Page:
Dr Andrew Mason, spokesman for the British Association of Accident and Emergency Medicine and a consultant at Medway Hospital, Kent, said he had confidence in the French system of emergency care but agreed it would be unusual for doctors to treat a patient at the scene of an accident for as long as an hour and three-quarters. "If it is true, it does seem a bit strange. We tell our ambulance crews to spend 20 minutes at the outside stabilising or resuscitating patients at the scene. If they are not making an impression they should scoop and run."

Reports that the ambulance carrying the Princess was ordered to drive slowly to avoid worsening her condition and that braking and accelerating could be "bad for blood pressure" were also puzzling, Dr Mason said. If a spinal injury was suspected - a possibility in the Princess's case - the ambulance driver might be asked to proceed slowly, for fear of aggravating it. But where there is significant blood loss, speed is of the essence.

Dr Mason said: "If someone is conscious and dying of loss of blood the best you can do is resuscitate them at the scene and transfer them to a specialist trauma centre within the golden hour. The more you can lessen the surgical shock, caused by the loss of blood and fluids, the better. But you have only got a limited period - 60 minutes - to reverse or stabilise the patient's condition. If you miss that you have lost the patient."

However, Dr Mason said the allegations in the book awaited confirmation and the exact details of what happened were unclear. "My information is that Samu is extremely good. If they were there, Princess Diana was getting the best treatment she could have got."

Even if the Princess had got to hospital sooner the chances of saving her would have been slim, given the extent of her injuries. If the tear in her pulmonary vein had been minor it might have been possible to repair it. But it is highly unlikely that was the only place from which she was losing blood.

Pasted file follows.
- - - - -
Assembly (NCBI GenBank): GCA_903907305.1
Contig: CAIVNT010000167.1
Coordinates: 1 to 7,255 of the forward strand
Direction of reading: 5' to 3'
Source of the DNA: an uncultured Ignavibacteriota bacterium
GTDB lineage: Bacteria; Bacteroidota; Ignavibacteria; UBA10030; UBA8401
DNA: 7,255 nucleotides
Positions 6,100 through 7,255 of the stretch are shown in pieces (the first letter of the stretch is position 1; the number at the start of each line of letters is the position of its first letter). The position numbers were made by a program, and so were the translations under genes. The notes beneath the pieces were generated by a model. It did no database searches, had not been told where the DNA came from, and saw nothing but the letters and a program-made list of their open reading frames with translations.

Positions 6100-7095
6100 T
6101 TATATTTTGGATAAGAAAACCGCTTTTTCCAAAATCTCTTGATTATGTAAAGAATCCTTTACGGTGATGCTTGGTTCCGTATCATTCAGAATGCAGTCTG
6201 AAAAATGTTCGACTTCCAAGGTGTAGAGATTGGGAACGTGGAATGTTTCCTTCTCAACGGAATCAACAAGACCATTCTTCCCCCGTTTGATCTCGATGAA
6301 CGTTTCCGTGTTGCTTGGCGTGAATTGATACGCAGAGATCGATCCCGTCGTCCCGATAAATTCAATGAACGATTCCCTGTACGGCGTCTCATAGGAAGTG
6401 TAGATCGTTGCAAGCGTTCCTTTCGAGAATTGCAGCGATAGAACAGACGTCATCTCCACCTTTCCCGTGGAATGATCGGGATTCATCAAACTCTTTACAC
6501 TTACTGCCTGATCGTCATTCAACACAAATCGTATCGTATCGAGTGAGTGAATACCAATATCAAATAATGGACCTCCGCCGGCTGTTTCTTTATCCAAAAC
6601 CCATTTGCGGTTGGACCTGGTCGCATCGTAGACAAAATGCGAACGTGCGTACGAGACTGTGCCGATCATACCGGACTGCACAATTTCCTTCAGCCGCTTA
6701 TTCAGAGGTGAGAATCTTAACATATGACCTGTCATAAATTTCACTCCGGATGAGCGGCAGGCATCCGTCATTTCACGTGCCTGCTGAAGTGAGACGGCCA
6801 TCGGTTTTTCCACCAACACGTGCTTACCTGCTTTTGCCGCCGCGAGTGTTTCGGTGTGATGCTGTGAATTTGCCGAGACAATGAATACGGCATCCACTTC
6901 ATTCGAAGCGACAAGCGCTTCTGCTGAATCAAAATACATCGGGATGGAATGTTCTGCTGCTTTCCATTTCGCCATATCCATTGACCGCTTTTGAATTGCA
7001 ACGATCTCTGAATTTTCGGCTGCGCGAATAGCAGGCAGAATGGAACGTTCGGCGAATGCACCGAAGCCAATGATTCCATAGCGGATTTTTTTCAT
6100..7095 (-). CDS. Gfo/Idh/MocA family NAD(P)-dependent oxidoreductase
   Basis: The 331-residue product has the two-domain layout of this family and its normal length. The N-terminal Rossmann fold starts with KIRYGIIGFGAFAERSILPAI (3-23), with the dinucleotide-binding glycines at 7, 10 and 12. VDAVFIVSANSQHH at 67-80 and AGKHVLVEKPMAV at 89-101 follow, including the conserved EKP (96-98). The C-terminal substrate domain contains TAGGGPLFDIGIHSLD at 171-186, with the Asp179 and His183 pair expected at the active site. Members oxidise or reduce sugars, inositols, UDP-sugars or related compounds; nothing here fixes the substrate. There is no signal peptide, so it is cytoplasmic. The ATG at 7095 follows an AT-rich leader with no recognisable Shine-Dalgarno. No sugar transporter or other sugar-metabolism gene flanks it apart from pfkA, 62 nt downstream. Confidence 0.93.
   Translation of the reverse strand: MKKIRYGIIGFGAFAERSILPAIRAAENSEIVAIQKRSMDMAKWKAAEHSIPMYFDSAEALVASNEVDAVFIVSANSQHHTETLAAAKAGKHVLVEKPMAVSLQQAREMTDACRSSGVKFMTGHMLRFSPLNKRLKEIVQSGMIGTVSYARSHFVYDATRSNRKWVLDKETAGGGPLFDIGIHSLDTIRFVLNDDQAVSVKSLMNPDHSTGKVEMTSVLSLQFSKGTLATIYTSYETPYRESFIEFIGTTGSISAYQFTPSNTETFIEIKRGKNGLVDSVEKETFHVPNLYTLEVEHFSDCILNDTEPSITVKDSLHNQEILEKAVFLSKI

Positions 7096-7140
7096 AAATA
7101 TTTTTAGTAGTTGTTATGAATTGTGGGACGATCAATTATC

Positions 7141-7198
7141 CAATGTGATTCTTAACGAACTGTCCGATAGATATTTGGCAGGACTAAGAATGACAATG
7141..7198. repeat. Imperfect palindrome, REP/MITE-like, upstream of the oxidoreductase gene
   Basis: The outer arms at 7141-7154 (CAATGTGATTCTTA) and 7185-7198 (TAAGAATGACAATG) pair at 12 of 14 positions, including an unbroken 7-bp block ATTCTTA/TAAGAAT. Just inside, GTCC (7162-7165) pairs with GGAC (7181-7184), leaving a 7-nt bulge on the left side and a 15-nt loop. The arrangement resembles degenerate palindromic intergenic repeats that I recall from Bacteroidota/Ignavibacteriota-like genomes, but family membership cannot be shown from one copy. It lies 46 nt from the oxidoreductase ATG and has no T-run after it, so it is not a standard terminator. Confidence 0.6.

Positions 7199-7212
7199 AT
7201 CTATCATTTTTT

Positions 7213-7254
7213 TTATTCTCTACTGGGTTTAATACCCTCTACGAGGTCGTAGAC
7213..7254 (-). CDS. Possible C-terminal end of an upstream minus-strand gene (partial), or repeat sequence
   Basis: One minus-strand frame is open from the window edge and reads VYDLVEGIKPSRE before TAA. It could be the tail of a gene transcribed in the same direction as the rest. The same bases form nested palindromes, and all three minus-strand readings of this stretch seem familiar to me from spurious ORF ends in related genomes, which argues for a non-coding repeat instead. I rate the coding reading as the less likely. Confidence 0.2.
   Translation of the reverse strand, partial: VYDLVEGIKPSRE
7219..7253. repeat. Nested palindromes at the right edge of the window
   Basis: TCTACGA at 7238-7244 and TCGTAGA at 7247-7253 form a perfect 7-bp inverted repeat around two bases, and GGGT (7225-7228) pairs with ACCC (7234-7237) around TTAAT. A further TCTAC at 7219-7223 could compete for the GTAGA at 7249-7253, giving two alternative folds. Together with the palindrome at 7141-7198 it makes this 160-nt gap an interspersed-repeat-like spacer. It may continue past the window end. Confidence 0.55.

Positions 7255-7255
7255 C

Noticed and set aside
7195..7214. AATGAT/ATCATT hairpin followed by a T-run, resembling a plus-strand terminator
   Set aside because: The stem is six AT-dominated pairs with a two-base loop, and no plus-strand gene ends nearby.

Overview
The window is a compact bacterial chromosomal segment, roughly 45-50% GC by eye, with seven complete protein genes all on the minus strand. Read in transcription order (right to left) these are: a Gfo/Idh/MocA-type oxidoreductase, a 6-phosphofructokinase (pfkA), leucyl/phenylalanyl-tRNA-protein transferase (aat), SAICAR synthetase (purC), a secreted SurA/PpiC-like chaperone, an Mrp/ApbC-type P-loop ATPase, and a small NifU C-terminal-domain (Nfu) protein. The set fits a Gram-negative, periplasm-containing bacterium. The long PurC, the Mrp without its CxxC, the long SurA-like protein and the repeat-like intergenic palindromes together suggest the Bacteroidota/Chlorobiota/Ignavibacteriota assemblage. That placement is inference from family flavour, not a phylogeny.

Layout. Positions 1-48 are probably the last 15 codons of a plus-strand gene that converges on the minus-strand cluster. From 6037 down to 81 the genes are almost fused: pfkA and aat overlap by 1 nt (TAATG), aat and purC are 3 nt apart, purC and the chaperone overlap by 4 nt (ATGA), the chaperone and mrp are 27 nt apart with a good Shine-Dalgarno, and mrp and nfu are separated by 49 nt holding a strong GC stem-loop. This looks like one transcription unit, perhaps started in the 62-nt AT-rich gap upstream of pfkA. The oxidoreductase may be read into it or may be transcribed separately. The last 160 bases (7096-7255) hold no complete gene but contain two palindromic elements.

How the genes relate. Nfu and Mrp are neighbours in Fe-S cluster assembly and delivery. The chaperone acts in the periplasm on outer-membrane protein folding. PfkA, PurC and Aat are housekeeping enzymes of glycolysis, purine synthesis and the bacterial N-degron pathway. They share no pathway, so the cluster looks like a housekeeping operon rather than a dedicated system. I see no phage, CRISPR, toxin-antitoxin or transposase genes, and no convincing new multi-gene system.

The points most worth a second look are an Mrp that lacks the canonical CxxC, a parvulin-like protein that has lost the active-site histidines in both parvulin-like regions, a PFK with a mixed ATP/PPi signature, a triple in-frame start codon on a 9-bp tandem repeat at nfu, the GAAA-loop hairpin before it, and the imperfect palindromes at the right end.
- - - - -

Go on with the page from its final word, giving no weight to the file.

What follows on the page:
Dr Tim Coats, a senior lecturer in accident and emergency care at the Royal London Hospital, Whitechapel, said: "She would have been bleeding from many places internally and finding where she was bleeding from is a problem in itself. In this kind of severe incident, it is very difficult to spot because there are so many things happening." He added: "If someone's heart is not beating the primary concern of the doctor is to get it beating again, not surgery. If you can't get the pulse back after five minutes the person is dead."

In London and some European and American cities, helicopter ambulances can speed the delivery of seriously injured road accident victims to hospital. There is little evidence that they improve survival, however. Studies in London have shown that a road ambulance with siren and blue light can reach the scene of most accidents as quickly as the helicopter. The cost of maintaining the London helicopter ambulance, with its own heliport on the roof of the Royal London Hospital at Whitechapel, is equivalent to that of 13 road ambulances.

At 1am on a summer night in central Paris, a helicopter is unlikely to have improved Princess Diana's chances of survival over a conventional ambulance. Given the ferocity of the crash and the extent of her injuries, only a miracle could have saved her. But there is here a collective longing to re-write history and there are plenty more theories that could be built around what might have been.